How Movies Are Censored in Iran

Max Fisher writes a column in The Atlantic on the technology used to censor films in Iran:

Censoring foreign movies used to mean simply pulling out the scissors, cutting away inappropriate scenes and shots until the film was a good deal shorter and made a lot less sense. But, in 2010, Iranian authorities acquired new technology allowing them to manipulate images and dialogues into Islamic inappropriateness. 
 
“Romantic dialogue is often changed. For example, it isn’t proper for a woman to say to her partner, ‘I love you,'” Iranian journalist Reza Valizadeh explained to Radio Free Europe’s Golnaz Esfandiari in a 2010 interview. “It’s clear how dialogue about sexual proposals is dealt with — they are changed to marriage proposals. Also we see that beer becomes lemonade on state television and whiskey becomes orange juice. Also dialogue about politics is often changed.”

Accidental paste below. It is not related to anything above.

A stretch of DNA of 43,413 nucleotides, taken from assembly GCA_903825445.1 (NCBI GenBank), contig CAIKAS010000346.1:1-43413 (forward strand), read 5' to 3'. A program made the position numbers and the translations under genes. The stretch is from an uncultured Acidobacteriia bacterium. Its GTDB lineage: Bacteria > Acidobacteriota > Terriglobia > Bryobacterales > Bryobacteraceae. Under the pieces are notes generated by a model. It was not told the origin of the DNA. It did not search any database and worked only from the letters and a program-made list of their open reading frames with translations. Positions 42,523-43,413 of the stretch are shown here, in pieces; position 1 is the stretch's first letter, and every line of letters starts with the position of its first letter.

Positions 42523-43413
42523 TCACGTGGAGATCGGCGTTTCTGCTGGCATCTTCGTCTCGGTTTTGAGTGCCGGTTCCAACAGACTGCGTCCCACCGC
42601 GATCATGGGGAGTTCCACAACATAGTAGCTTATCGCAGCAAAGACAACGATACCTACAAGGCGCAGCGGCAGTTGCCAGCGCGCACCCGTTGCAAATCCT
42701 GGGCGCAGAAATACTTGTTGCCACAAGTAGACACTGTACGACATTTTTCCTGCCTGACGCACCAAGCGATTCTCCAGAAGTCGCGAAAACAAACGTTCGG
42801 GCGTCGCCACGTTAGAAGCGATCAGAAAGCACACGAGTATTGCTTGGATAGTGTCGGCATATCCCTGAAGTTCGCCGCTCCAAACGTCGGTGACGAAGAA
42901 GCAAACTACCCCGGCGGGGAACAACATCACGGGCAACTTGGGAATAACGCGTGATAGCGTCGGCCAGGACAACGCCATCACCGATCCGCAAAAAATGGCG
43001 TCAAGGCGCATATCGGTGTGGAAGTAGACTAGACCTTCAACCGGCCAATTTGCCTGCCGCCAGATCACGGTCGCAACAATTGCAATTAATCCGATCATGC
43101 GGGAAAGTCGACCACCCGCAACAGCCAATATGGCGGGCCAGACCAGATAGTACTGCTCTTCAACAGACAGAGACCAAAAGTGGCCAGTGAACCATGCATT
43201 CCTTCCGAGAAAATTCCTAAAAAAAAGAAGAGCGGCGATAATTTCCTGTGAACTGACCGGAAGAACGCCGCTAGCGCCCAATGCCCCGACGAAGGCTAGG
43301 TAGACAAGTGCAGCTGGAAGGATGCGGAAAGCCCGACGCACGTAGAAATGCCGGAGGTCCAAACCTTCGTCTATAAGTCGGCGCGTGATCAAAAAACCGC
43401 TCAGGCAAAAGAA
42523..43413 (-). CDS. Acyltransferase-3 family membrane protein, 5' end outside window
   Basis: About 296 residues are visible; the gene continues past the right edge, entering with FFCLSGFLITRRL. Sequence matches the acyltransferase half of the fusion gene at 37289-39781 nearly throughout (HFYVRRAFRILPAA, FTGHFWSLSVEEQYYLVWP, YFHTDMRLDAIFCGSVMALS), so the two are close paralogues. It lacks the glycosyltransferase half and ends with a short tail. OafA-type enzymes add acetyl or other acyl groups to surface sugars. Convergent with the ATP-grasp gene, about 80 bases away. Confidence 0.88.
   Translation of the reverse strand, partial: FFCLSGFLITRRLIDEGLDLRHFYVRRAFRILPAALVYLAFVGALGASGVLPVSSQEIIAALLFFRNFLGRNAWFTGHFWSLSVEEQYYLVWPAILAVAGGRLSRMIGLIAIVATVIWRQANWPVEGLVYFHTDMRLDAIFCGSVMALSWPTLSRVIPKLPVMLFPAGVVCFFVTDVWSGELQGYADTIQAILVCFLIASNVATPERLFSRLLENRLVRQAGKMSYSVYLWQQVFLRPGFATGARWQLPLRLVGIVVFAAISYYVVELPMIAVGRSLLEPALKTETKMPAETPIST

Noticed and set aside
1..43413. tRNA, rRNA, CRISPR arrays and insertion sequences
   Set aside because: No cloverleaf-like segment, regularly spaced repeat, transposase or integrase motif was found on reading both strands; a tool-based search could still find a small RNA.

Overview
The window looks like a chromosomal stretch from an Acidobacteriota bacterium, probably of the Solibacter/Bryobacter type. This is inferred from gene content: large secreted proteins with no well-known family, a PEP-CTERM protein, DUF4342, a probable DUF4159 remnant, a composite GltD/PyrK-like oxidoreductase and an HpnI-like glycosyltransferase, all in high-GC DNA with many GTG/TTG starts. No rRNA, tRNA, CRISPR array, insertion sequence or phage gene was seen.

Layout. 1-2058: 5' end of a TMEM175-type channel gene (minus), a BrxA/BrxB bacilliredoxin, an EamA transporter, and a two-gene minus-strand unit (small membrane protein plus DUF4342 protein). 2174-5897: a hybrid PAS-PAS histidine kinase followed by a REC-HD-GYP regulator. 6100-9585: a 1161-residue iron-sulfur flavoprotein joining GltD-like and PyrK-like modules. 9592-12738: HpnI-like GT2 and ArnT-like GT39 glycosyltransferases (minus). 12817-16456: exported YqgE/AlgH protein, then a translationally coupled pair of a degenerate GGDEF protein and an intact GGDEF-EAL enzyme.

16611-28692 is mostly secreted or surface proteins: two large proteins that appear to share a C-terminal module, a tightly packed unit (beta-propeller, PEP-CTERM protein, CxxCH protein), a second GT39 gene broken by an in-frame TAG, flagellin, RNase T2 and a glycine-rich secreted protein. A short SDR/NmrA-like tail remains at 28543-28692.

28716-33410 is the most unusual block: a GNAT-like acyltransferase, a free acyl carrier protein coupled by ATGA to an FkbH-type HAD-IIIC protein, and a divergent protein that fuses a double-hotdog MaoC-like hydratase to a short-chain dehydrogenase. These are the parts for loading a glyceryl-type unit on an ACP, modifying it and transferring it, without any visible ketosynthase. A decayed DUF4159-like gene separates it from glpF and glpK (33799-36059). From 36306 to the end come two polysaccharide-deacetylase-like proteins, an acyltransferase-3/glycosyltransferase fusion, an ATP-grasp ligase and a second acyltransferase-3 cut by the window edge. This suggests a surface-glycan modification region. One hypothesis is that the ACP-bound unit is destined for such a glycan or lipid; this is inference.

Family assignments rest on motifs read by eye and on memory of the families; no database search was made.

Censors will sometimes edit immodest images — whether it’s a man and woman sitting too closely, someone drinking a cocktail, or even an open neckline — by cutting the offending person or object or by simply placing some visual obstacle. The Iranian film fan site CaffeCinema.com put together a series of side-by-side comparisons showing the before-and-after of this new censorship technique. 
Click through to see startling examples of censorship in the post.

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